Ferris: The growth of the Internet has changed how Americans get their information. Are we better informed as an electorate, or is there more noise than substance?
Beschloss: I think the net of it is that we are better informed because there is an unlimited amount of information and an unlimited ability for people to send in information to the brains of Americans. If you had just a traditional press, there is a relativel y limited amount of space in newsmagazines and newspapers and in the ol d-fashioned news broadcasts of thirty minutes a night on television. In many ways the information was limited to what could fit through those tubes, whereas now that limitation has been taken off, which I think is wonderful. It also makes a voter more active because he or she is the one who has to go surfing and seek it out and find what is actually of direct interest to him or her.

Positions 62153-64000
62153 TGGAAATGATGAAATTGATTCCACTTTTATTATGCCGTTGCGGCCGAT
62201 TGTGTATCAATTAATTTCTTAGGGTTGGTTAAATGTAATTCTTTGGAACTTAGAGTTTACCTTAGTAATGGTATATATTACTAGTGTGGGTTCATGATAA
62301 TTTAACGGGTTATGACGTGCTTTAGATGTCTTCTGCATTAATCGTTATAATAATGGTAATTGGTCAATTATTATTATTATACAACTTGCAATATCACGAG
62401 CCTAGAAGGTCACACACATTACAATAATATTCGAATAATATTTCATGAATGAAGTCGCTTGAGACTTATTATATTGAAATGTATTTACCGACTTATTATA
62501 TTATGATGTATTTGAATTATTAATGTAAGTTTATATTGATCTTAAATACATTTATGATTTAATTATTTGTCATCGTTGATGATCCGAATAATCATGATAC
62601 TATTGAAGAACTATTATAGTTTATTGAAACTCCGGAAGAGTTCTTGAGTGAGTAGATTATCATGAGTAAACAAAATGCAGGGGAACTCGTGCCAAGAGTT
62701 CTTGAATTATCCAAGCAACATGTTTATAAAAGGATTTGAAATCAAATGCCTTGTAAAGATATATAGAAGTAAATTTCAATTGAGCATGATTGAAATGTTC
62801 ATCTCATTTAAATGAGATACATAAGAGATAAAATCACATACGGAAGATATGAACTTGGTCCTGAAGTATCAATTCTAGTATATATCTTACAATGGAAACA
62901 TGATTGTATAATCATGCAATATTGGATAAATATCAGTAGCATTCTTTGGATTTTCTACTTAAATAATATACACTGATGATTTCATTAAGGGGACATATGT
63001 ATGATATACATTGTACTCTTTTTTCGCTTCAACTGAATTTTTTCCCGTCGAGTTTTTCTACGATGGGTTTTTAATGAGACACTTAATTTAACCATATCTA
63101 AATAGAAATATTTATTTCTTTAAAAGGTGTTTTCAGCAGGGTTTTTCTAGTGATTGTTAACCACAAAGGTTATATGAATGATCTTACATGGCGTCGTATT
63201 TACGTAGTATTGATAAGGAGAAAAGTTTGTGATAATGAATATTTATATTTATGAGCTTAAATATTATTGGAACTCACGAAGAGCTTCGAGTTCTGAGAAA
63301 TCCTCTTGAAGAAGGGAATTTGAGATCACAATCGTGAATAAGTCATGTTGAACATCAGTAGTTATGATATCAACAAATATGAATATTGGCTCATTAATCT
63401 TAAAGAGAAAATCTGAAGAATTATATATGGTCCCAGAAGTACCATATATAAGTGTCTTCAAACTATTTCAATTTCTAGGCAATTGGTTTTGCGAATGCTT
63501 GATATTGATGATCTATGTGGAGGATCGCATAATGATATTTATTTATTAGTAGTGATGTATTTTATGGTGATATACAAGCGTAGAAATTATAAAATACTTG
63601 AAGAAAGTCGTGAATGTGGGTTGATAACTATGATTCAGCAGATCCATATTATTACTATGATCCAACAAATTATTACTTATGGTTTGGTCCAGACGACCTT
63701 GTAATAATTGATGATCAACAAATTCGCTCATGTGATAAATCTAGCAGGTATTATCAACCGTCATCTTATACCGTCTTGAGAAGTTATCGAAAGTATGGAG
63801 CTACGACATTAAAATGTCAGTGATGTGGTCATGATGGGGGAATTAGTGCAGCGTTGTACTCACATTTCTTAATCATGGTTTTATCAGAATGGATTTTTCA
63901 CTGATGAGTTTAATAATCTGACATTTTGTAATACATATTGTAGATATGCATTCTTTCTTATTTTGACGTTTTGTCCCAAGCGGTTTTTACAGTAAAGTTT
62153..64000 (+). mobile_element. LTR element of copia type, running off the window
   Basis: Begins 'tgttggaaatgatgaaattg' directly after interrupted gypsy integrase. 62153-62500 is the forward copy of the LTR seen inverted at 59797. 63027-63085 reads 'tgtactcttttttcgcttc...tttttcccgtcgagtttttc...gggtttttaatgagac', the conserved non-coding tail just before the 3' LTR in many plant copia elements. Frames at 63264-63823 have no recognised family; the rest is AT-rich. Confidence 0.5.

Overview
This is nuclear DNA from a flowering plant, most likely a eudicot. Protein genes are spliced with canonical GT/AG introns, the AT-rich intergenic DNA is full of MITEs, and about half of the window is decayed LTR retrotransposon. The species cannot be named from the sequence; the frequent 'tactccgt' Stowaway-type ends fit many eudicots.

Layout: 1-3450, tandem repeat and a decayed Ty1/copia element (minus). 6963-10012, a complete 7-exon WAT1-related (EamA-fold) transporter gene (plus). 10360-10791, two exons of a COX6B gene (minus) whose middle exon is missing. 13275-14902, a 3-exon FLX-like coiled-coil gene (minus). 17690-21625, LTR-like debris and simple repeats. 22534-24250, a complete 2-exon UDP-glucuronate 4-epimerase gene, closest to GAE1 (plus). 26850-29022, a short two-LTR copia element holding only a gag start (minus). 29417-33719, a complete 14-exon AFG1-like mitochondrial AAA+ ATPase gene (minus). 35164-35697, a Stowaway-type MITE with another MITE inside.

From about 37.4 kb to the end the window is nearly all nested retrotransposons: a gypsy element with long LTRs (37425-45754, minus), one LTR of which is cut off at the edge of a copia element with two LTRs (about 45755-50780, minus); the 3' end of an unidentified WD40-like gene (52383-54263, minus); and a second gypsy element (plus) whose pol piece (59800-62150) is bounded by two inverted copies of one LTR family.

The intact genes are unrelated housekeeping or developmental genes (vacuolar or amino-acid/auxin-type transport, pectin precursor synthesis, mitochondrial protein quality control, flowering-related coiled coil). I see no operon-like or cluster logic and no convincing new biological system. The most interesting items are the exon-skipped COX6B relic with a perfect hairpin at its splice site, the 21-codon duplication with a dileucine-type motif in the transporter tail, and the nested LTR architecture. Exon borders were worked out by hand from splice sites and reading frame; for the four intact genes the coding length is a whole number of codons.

The problem that I worry about is that, at the same time as all this, you are giving an instant world audience as well to Nazis, racists, fascists, or people who have values that are dangerous, and are sometimes able to send that into the minds of children.
Beschloss: All this puts a burden on all of us to be more active citizens both in terms of protecting our children and also being a ble to differentiate between good ideas and dangerous ones.
Now, Teddy Roosevelt's Progressive Party went bust, and Nader only received 3 percent of the vote. Do you think there is room for a third party in our system of separated powers? What role would a third party play in Congress or in terms of the presidency?